Lutsgarten began raising funds anew for Homefires in April. “I talked to bank presidents. lawyers, accountants, doctors, mechanics, anybody who had a glimmer of interest in film. It’s a lot of telephone calls and meetings. It’s really tough to try and sell a motion picture investment here because people don’t understand the movie business.”

The project remained on hold until “right down to the wire,” he said. “I pushed back shooting a month to raise money.” He ended up finding six Midwest investors, most from Nebraska. He’s put up a “big chunk” of the money himself. The film is a production of his own Lustgarten Entertainment Organization.

What pitch does he use to lure potential investors? “I tell them at this low of a budget you cannot lose money if you competently produce the picture because there is such a demand for the product. It’s very hard to make promises but I show comparative values of what other films have made overseas, which is the primary market for low budget films. About 70 percent of the money comes back from foreign distribution.” For example, he said a $100,000 sale to Japanese home video distributors is “not unusual.” He added, “I tell investors I would be surprised if we don’t break even. The top side becomes pie-in-the-sky. It could be three or 20 times your money.”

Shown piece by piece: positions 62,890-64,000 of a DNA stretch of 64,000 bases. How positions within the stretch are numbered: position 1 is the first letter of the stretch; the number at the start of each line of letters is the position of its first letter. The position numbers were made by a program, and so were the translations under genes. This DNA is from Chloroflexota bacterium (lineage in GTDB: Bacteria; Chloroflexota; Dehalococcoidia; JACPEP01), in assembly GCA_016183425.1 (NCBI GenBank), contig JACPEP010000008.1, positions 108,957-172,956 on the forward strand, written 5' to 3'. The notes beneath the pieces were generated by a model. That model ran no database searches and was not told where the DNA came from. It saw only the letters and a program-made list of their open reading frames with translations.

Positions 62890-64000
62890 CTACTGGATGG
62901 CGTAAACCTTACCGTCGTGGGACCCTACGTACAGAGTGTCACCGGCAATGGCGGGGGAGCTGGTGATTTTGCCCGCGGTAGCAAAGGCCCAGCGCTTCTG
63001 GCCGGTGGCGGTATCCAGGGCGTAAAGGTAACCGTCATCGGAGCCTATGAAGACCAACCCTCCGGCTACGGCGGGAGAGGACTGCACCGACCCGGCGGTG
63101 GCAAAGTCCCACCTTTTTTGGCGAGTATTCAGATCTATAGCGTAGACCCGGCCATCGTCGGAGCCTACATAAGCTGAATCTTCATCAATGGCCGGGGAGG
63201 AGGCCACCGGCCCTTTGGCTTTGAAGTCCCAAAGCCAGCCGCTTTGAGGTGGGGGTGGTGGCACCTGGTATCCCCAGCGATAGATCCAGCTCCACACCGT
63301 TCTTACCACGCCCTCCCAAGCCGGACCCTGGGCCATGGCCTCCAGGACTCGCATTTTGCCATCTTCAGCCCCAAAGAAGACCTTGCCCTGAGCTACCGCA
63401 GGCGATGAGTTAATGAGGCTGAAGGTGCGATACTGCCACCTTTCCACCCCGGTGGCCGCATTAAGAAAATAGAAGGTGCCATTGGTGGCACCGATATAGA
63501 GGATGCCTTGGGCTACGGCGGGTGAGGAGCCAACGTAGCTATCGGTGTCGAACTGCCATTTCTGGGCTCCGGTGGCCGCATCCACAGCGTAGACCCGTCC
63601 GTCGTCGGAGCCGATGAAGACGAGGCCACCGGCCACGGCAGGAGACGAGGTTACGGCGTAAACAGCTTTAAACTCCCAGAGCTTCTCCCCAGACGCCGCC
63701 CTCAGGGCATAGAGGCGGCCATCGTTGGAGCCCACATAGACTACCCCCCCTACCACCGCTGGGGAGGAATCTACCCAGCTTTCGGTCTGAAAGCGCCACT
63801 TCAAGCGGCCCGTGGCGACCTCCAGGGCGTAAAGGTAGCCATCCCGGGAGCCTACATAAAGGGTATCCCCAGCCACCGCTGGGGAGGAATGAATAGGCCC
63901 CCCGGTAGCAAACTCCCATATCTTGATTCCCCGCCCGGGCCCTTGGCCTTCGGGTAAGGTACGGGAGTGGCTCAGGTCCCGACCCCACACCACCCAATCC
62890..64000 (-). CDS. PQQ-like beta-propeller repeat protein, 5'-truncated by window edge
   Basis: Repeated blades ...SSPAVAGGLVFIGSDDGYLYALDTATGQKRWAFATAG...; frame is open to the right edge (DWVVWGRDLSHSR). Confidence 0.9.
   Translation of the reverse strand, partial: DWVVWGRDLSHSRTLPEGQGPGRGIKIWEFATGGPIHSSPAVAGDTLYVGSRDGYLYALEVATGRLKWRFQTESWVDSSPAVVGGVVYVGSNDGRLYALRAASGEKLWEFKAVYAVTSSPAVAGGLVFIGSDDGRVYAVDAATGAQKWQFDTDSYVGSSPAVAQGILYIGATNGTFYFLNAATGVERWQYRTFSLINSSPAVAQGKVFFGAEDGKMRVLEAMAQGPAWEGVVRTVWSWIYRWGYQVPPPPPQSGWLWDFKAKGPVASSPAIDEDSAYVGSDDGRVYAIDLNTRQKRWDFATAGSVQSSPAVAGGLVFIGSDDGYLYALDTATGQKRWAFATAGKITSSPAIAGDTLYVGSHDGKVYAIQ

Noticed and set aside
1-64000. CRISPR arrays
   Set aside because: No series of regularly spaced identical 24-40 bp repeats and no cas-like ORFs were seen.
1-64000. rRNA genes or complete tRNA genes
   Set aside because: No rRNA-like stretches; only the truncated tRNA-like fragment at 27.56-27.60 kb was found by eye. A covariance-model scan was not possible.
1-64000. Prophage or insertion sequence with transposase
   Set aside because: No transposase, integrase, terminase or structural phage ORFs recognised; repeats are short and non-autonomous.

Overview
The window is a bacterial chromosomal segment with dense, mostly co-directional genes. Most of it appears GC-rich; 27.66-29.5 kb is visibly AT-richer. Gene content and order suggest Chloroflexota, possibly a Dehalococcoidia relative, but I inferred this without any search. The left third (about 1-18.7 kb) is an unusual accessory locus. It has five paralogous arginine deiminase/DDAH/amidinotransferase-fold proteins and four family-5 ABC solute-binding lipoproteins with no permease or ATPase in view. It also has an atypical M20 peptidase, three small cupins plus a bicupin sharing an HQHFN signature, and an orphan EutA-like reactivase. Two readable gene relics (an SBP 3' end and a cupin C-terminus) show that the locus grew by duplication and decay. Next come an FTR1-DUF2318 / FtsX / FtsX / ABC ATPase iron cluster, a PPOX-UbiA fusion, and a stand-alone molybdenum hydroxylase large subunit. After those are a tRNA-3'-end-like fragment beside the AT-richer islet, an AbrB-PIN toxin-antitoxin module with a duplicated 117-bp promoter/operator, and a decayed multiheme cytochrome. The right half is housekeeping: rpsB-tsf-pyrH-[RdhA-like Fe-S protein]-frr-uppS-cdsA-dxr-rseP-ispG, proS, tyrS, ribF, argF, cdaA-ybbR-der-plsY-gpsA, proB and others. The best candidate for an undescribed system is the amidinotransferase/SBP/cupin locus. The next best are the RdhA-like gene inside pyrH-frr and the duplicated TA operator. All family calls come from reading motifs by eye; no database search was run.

Homefires will come in under $200,000 – a budgeting feat considering its scope. “It’s a big, sprawling script with a lot of locations, actors and cars. There’s about 120 scenes,” he said. His decision to shoot in the less expensive 16 mm film stock, he said, was a cost conscious one as film and processing,  each outsourced in L.A., are the two largest budget items. He also saved money by getting non-union actors to work on deferment, “meaning they’ll make money if the movie does.” And the only out-of-town crew ne brought in were the cinematographer and sound mixer, both imported from the coast. The entire cast and crew numbered about 50, well below industry standards.